How do you teach people to manage fear?  If you have tips to share, I am interested in reading them.

Let me illustrate with an example.  While not from the workplace, I think it illustrates situations we face in the workplace.

My son was upset by a spider which showed up at his desk.   He said to me, "Dad, can you get rid of the spider for me?"  I said "It's just a little spider. Get a tissue and smoosh it."  While smooshing a spider is easy to do, I was unable to convince him that the spider posed no threat.

If I can't get my own son to smoosh a spider, how am I doing at work with the spiders we face every day?

I look forward to your response.




akinsgre's picture

I don't know if I have an answer, but I do have an illustrative story.

My son is also deathly afraid of bugs.  But.. this week, in the van, he was willing to brush a spider away with a tissue (still wouldn't smoosh it, 'cause that's gross!).  I'm not sure what helped him overcome that fear, but I think it's got to be about incremental steps.

Also, I think practicing scenarios in a controlled environment is a good way to overcome fear.  Finally, like one of M&M's examples about Christmas being stressful because you only get to practice once a year.  If something is difficult/scary do it a lot until it's easy/not-scary.

sklosky's picture

Hmmm.  Good idea.

Setup a "safe" practice space.

bug_girl's picture

This thread is discriminatory against Arthropods!  :)

Not all fears are the same--some are learned passively from others, some are from personal experience, and some just arise for no particular reason.  So, you'd need to know more about what the root of the fear is to try to work around it.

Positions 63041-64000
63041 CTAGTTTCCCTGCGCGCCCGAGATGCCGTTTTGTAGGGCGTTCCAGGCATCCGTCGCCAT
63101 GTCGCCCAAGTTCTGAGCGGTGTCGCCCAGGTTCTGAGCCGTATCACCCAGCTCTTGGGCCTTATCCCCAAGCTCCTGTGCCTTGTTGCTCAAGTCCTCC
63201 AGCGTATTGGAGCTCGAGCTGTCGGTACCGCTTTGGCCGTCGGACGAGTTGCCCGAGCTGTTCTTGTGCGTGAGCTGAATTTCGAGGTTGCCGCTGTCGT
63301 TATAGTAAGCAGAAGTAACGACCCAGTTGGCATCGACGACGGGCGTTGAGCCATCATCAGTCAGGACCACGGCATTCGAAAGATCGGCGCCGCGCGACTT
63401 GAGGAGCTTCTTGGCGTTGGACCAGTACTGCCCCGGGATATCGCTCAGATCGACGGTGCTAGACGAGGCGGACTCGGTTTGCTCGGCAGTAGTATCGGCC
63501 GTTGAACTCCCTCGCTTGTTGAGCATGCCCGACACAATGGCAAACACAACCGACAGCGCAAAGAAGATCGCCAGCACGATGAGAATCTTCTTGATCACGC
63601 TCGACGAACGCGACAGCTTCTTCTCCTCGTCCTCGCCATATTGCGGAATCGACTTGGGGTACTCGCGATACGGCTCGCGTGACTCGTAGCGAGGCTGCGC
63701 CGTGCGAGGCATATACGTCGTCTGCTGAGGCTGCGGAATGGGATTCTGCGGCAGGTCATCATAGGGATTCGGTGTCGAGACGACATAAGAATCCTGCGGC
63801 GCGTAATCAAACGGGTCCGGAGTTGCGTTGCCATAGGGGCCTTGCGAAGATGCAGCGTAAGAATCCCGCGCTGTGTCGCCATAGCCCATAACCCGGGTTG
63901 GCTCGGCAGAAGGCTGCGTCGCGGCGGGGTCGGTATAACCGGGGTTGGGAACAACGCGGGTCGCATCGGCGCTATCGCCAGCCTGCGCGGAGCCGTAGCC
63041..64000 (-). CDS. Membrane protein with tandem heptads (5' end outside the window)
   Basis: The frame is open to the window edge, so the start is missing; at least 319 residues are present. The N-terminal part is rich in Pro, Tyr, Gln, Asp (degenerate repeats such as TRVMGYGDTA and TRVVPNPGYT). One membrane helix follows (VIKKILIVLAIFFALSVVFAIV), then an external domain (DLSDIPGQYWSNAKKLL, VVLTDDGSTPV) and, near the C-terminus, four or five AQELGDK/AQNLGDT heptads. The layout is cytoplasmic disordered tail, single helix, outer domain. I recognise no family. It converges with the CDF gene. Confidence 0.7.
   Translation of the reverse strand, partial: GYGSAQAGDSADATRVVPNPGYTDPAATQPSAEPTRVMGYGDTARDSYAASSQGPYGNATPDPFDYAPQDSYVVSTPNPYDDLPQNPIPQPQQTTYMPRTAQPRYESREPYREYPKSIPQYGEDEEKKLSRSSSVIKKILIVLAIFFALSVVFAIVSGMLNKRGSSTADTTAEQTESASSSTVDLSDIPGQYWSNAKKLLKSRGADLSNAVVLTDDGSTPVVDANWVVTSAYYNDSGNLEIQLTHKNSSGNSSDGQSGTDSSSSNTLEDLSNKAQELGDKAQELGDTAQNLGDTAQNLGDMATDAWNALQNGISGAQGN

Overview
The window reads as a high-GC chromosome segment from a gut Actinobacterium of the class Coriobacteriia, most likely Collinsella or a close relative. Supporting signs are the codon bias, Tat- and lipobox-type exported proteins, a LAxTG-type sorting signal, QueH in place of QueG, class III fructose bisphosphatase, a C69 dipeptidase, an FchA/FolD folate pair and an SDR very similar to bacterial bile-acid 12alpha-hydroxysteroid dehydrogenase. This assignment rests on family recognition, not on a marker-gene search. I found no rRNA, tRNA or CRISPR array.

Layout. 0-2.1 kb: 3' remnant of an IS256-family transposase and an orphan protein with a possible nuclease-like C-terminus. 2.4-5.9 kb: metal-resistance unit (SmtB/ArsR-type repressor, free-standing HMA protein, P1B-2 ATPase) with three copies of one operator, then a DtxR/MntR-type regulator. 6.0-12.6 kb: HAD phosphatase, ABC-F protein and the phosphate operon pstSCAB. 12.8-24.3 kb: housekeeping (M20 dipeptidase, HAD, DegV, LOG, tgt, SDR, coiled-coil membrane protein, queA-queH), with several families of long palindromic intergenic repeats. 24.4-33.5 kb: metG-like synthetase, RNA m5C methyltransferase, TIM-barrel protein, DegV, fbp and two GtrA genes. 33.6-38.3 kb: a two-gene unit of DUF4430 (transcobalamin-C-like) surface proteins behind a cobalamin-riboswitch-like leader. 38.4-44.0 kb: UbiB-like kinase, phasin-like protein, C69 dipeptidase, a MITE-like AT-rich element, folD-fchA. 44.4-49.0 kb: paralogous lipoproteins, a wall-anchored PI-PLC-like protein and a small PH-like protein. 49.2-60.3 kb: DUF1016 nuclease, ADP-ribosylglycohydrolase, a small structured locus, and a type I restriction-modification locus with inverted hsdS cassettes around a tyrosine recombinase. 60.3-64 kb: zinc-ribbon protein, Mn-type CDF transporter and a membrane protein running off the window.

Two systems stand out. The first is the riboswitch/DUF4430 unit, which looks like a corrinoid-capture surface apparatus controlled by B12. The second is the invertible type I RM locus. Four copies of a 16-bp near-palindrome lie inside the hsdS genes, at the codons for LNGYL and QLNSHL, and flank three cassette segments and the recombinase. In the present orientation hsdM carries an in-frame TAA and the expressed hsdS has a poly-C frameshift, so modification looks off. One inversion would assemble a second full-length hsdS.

The biggest fears I deal with in the workplace are mostly indirect--fear of failure or looking silly keeps some directs from taking any risks. Fear of acting without complete information makes projects sit long past a deadline for action.  I've had some success discussing "what could happen" in a hypothetical way with directs to defuse the fear, but with a 20+ year pattern of behavior, sometimes you can only make baby steps forward.

I have a snake on my desk today (long story), and most people were fascinated, but one was totally creeped out. 

But I think dealing with snakes and dealing with risk aversion are pretty different.

I'm happy to be proven wrong. Mark/Mike? :p


jhack's picture

We don't typically handle hypotheticals here on the forums... Is one of your directs fearful of something in particular?  

In any case...

You can't manage people's emotions.   You can guide their behavior through feedback and coaching, etc.   If someone won't pick up the phone and call that important client, then they need feedback on making the timely call.  If they are afraid of the consequences, you need to coach them on handling difficult clients.  

Don't worry about their fears - focus on their behaviors.  

John Hack

PS:  If there really is a poisonous snake in the office, then I'd call Bug Girl...

sklosky's picture


I love spiders.  They eat bugs.  :)  Now am I a bug hater?  I hope not.  :)  I love bugs, but usually not in my house.  Maybe the proper response is to move the spider or bug, not to smoosh them.

Interesting insight.  One of my reactions when seeing a spider is to manipulate my initial apprehension into love of the spider, not fear.

I think that mentally changing a frightening thing into a friendly thing is a technique of dealing with fear.

I think having "scripted" responses or dialogs is a way to lessen the impact of our fears.  I think a good portion of the Manager Tools guidance helps to build scripts (sometimes called social receipes).



sklosky's picture

Timely . . .

 I think President Obama may have benefitted from reading this forum thread.  :)

I need one of these  . . .